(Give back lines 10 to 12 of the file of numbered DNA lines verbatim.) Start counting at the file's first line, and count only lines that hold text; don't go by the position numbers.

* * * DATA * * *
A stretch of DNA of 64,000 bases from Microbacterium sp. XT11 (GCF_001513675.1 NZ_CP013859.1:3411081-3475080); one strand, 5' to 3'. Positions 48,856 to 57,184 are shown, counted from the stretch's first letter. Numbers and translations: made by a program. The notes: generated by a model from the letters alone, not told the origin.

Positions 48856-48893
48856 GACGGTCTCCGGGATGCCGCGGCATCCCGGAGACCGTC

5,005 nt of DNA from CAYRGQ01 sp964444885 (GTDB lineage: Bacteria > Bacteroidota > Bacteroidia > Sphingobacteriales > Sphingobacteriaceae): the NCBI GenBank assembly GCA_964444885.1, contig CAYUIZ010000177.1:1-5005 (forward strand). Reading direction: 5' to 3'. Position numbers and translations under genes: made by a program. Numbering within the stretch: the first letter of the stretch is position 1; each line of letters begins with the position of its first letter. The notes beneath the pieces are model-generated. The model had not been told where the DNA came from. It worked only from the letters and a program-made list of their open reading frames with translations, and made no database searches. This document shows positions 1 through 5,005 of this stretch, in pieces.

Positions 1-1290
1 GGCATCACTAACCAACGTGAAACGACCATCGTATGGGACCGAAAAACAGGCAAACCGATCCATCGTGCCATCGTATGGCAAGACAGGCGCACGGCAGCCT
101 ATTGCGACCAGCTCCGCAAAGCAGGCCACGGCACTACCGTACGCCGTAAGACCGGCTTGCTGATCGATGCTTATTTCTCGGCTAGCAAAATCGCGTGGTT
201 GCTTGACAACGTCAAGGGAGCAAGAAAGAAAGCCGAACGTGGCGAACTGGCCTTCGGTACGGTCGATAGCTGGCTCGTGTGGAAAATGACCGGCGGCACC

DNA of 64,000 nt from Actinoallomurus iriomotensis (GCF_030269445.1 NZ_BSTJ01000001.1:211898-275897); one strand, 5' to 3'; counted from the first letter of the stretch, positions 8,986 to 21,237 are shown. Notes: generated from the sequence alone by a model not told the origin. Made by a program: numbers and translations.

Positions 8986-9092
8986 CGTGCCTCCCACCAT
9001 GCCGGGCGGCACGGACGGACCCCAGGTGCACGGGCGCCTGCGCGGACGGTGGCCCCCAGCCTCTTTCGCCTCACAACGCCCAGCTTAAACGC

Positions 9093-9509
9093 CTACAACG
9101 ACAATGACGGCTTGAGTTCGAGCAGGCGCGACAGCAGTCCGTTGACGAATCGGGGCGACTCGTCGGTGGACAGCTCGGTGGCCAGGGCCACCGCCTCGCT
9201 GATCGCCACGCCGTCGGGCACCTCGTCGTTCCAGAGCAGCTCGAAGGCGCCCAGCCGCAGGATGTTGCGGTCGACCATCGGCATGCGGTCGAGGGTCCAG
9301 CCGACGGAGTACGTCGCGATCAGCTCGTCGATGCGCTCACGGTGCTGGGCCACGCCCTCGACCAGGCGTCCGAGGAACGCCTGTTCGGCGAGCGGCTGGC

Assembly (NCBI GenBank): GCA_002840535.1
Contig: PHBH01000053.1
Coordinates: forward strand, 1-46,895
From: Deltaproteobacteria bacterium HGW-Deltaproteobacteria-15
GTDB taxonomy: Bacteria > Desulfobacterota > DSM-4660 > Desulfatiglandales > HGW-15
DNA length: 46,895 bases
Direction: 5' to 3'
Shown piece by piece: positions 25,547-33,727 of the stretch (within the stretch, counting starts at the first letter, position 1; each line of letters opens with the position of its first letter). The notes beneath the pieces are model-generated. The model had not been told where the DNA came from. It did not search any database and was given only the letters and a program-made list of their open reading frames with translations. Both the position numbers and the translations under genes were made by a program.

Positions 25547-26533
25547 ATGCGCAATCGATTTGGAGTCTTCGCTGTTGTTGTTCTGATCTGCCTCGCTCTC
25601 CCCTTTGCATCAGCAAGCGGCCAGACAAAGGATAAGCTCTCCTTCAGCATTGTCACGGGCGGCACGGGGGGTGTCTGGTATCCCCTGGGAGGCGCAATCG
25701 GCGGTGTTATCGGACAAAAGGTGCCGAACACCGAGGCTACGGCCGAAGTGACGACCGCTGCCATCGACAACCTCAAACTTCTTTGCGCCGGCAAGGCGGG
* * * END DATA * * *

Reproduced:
Positions 8986-9092
8986 CGTGCCTCCCACCAT
9001 GCCGGGCGGCACGGACGGACCCCAGGTGCACGGGCGCCTGCGCGGACGGTGGCCCCCAGCCTCTTTCGCCTCACAACGCCCAGCTTAAACGC